On June 3, 2014, Gary Dei Rossi and Jeff Tilton will square off in what will be the first competitive race for superintendent of the San Joaquin County Office of Education since 1990, when Rick Wentworth first was elected. That year, Wentworth and Charles Humbert advanced in the June primary over two other competitors to a November runoff, which was won by Wentworth.
It turns out that’s as competitive as it’s gotten in the past half-century. Here’s a chronology, based on the Record’s archives:
1963: Superintendent Stanley Hawkins dies in October 1963 and assistant Gaylord Nelson is appointed to the position shortly thereafter. A little perspective: Nelson was appointed 17 days before John F. Kennedy was assassinated and remained in the position into the administration of the first President Bush. The superintendent’s position in 1963 paid $19,000.
June 1966: Nelson wins his first full term, easily beating his opponent in the June primary. Nelson’s opponent was Carlos Esquedo, the principal at Taylor Elementary School.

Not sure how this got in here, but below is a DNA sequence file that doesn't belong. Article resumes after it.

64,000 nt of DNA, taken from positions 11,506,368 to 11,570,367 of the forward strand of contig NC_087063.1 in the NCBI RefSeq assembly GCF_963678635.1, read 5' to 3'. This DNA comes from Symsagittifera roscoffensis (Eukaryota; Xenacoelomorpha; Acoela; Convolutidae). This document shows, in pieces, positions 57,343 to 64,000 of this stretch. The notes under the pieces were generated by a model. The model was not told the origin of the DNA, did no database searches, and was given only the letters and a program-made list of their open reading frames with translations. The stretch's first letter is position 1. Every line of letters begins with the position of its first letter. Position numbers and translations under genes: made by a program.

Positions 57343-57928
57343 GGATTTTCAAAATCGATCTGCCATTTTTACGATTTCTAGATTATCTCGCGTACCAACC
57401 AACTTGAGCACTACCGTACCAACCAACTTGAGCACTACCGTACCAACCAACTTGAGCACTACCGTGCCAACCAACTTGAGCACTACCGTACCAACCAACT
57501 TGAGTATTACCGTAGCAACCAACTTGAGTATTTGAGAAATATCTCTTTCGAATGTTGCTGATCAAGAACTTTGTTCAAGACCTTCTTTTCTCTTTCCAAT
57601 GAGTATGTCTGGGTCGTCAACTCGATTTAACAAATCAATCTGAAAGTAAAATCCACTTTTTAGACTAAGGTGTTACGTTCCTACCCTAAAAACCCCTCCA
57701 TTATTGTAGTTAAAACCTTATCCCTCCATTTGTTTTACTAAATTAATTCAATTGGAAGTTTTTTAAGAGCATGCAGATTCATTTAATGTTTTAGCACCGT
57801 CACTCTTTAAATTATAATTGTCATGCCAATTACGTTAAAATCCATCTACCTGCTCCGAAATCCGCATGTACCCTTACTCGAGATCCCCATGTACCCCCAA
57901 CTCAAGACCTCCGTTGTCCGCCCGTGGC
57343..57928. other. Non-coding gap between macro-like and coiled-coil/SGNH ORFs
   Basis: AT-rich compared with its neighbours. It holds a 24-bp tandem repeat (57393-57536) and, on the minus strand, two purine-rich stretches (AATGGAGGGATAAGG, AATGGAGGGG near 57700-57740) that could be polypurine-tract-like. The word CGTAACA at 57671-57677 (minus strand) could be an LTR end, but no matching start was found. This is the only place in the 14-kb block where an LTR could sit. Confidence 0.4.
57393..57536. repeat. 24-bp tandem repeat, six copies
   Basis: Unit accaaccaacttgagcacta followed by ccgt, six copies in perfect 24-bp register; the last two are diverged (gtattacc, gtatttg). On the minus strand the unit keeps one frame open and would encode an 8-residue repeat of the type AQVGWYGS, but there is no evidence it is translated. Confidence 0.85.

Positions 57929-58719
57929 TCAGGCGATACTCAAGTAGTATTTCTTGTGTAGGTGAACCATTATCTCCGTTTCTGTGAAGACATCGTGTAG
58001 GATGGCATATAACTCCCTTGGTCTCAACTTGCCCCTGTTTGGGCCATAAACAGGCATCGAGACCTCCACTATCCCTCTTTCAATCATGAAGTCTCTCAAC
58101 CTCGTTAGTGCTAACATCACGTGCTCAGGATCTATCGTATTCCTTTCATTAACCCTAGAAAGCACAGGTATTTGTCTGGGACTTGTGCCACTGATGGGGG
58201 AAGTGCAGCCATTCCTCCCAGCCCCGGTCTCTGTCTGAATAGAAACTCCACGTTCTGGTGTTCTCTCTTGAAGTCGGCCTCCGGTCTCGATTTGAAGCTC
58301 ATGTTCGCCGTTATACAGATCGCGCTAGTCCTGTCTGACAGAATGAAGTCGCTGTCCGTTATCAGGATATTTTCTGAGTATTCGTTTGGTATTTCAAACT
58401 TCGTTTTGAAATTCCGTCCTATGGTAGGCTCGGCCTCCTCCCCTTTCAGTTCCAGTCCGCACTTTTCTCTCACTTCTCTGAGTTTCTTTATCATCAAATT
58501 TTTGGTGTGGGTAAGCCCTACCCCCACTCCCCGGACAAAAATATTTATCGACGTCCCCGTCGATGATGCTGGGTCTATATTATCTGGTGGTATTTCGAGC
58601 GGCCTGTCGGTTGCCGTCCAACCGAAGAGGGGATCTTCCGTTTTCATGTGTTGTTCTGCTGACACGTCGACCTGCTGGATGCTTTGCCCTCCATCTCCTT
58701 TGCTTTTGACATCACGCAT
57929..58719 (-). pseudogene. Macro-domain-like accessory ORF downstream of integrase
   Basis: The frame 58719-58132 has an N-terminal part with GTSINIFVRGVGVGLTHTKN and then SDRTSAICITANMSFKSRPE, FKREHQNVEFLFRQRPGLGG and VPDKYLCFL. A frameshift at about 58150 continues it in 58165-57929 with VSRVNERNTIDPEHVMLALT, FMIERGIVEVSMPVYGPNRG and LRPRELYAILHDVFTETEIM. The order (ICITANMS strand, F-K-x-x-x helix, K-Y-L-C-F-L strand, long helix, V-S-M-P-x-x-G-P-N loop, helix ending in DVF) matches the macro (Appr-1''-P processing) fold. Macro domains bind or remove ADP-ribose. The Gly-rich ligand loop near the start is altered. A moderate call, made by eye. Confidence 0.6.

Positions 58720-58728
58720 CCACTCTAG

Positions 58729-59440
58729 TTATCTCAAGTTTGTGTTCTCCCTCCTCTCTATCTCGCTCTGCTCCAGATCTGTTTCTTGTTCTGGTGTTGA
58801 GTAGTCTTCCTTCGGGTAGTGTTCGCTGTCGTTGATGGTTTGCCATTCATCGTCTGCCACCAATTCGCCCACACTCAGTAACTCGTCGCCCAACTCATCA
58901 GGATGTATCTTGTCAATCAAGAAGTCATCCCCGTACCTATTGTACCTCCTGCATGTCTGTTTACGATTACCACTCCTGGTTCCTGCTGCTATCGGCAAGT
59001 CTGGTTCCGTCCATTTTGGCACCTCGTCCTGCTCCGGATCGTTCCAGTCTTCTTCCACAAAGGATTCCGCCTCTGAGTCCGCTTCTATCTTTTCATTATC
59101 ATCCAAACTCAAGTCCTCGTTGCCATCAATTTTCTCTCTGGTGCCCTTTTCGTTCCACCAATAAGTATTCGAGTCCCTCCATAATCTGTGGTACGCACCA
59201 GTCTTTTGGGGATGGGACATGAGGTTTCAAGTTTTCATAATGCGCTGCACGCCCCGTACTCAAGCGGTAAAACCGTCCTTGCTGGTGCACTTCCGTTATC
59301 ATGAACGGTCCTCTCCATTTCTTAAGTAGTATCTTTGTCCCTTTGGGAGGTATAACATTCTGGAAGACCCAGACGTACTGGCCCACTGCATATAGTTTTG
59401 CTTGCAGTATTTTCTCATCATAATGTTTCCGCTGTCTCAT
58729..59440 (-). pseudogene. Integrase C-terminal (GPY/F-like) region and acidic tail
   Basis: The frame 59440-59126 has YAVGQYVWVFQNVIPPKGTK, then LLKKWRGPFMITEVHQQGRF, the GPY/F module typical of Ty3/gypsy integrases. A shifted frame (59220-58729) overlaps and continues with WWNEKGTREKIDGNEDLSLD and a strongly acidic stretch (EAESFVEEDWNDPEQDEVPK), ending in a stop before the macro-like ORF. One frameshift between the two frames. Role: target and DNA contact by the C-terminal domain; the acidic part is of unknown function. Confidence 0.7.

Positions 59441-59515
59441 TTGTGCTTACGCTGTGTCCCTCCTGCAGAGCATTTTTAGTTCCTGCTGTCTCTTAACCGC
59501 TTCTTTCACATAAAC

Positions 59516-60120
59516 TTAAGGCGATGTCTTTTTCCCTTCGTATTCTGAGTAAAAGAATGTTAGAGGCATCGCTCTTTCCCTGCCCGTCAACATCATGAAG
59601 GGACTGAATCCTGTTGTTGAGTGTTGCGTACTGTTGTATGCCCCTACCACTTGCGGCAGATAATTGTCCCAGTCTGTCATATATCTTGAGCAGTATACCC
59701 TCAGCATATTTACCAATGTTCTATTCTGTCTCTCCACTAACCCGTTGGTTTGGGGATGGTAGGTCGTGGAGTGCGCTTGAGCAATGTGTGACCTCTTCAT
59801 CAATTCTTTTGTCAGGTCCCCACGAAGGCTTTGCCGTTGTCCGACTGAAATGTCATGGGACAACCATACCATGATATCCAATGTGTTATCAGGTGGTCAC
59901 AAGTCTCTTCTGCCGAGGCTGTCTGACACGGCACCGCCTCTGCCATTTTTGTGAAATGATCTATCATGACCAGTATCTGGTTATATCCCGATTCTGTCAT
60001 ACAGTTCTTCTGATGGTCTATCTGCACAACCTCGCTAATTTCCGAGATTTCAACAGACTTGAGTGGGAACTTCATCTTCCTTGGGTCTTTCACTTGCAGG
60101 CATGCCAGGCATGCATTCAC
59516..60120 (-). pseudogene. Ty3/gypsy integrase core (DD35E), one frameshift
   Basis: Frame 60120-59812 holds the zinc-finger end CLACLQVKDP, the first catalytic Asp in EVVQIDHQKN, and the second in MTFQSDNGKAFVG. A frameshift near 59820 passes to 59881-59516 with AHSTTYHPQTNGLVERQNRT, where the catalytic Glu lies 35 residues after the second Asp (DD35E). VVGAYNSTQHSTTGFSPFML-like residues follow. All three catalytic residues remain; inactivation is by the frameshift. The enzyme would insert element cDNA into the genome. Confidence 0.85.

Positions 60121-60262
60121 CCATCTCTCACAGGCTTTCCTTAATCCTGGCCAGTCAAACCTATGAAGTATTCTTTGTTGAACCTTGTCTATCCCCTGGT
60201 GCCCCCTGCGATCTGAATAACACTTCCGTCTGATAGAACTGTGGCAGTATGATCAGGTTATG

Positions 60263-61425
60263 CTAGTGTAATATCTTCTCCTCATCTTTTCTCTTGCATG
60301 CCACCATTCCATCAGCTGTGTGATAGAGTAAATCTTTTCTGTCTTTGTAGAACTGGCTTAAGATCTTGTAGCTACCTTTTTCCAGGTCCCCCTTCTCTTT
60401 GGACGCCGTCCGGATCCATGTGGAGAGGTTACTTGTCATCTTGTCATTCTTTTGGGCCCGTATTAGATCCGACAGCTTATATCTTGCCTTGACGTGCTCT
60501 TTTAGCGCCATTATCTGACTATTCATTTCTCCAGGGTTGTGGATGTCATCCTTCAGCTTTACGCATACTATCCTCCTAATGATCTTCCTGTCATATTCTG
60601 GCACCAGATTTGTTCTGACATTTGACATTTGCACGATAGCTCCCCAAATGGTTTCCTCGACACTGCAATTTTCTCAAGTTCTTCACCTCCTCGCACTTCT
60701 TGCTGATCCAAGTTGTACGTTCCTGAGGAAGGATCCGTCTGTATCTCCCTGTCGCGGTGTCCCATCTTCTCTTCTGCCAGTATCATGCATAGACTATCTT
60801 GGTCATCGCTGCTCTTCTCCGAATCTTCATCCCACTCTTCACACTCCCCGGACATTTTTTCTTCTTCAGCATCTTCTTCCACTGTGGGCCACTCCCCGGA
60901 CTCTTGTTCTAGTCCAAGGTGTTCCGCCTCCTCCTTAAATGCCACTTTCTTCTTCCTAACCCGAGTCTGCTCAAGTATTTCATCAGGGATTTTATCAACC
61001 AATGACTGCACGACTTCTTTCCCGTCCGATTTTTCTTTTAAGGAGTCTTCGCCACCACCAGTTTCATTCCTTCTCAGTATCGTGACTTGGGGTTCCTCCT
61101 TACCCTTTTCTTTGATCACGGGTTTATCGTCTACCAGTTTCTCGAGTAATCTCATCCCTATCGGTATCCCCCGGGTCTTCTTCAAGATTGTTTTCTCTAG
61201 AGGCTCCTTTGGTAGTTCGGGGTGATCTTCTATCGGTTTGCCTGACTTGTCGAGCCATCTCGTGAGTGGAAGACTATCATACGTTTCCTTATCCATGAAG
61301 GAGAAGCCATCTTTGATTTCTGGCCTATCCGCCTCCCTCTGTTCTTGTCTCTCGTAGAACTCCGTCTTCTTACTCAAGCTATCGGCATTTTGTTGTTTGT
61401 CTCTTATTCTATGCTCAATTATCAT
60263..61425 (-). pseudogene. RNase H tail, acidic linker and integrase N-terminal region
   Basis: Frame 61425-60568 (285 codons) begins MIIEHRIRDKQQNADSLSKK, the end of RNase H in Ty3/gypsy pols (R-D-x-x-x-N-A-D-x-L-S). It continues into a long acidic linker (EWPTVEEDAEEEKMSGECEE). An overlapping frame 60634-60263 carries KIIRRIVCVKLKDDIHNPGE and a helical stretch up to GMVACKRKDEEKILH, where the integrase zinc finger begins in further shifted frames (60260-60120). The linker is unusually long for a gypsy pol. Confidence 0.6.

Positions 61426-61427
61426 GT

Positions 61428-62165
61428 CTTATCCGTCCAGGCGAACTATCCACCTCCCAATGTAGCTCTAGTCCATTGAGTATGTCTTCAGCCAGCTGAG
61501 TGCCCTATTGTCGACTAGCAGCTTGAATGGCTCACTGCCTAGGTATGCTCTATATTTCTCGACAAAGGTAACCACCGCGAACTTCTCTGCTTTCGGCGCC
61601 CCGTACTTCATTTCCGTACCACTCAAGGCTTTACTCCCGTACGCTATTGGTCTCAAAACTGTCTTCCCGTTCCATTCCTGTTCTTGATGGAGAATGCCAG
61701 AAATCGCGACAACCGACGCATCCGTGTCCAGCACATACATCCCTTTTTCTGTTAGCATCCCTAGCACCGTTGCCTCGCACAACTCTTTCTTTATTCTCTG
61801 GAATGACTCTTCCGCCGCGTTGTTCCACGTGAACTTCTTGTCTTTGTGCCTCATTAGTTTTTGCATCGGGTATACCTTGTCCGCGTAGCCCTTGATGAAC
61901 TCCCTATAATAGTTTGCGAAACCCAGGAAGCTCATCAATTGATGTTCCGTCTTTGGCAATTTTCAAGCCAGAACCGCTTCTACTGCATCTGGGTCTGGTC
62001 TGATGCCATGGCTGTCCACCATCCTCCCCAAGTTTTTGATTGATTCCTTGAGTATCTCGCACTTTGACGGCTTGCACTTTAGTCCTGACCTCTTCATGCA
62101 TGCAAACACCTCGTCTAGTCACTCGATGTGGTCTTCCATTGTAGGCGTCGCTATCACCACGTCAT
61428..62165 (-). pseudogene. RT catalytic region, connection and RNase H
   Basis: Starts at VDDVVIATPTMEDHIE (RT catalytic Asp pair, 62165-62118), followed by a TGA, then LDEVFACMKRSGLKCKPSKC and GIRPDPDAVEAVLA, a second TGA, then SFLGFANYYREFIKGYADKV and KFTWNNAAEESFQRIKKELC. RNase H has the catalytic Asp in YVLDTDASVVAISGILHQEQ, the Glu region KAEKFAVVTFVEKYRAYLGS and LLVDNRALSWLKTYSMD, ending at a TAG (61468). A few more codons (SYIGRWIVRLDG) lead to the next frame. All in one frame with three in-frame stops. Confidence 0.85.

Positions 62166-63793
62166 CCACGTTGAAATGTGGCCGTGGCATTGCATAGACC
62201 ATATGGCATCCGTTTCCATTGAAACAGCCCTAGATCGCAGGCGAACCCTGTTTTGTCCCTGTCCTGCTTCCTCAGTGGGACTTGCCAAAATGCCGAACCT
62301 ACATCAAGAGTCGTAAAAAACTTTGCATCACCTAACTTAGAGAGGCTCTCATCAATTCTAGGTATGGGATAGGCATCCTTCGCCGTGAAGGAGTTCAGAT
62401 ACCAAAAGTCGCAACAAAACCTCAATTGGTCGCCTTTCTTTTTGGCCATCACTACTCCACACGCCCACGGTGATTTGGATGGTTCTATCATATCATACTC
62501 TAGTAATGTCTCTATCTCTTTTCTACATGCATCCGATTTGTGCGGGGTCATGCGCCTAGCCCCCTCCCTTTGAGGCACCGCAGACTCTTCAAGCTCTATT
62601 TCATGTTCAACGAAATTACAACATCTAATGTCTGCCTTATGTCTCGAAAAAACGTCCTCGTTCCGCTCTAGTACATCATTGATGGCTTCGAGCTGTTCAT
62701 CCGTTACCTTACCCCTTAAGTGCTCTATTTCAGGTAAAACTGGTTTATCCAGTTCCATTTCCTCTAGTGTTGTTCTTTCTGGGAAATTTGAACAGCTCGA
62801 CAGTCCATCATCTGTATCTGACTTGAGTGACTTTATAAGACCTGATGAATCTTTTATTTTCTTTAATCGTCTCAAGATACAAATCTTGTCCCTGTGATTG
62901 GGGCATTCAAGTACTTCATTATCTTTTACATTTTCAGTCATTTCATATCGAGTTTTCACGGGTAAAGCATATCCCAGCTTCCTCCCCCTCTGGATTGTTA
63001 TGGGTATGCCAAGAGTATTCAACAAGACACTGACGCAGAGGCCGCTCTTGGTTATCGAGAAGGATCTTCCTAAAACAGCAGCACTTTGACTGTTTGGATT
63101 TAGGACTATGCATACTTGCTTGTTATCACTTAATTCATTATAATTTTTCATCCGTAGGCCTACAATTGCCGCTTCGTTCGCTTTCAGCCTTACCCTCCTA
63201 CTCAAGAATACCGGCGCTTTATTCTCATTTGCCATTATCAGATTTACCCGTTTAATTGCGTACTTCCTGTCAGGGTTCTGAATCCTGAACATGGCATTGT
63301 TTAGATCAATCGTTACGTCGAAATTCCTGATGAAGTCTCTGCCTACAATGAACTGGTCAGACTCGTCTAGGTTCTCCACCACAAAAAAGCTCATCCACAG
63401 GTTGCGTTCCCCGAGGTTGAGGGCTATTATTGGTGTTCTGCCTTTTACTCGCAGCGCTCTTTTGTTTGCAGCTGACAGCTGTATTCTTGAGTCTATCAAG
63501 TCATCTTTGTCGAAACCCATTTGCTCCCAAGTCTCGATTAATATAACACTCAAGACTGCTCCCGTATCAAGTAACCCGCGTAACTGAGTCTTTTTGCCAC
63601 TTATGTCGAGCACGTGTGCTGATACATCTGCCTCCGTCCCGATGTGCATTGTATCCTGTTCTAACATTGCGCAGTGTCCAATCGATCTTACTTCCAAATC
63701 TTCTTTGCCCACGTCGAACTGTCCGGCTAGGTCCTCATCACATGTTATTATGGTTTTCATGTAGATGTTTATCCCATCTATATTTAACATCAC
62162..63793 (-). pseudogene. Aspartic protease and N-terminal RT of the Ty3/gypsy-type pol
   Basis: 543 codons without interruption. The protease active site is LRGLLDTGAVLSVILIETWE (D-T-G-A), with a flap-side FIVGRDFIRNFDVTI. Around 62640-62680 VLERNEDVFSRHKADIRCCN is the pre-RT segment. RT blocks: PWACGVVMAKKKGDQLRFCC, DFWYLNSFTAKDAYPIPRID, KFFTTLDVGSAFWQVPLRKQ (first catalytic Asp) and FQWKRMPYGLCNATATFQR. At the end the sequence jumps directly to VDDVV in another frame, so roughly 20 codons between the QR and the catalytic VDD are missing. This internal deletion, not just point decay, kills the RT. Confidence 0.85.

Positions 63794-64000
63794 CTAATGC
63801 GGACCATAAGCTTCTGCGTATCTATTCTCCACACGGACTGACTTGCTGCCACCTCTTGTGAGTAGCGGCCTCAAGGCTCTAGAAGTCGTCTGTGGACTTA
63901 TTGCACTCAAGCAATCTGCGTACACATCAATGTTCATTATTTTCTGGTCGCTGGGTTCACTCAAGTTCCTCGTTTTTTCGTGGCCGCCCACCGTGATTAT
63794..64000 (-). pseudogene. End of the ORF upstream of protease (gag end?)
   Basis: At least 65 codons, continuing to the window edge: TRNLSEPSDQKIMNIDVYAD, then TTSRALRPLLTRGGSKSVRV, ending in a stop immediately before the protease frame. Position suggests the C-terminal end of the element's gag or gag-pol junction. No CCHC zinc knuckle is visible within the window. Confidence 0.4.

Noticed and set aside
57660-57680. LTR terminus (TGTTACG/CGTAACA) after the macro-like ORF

June 1970: Nelson runs unopposed, is reelected.
June 1974: Nelson runs unopposed, is reelected.
June 1978: Nelson runs unopposed, is reelected.
June 1982: Nelson is challenged by Lodi Unified Assistant Superintendent Thomas Bandelin and Stanislaus State College Professor of Education David Lema. He wins easily in the June primary, eliminating the need for a November runoff.
June 1986: Nelson easily beats Lema and is reelected for the final time. Nelson passed away in early 1990.
So we can say now that only once since at least 1962 has the battle for county superintendent been competitive enough that the campaign extended beyond the June primary and into a November runoff.
The 2014 race also will mark only the third election in the past 13 since 1962 that an incumbent is not running (the others were in 2010 when Wentworth retired and in 1990 after Nelson died).
If you’ve read this far, bad news: I plan no further research on this subject.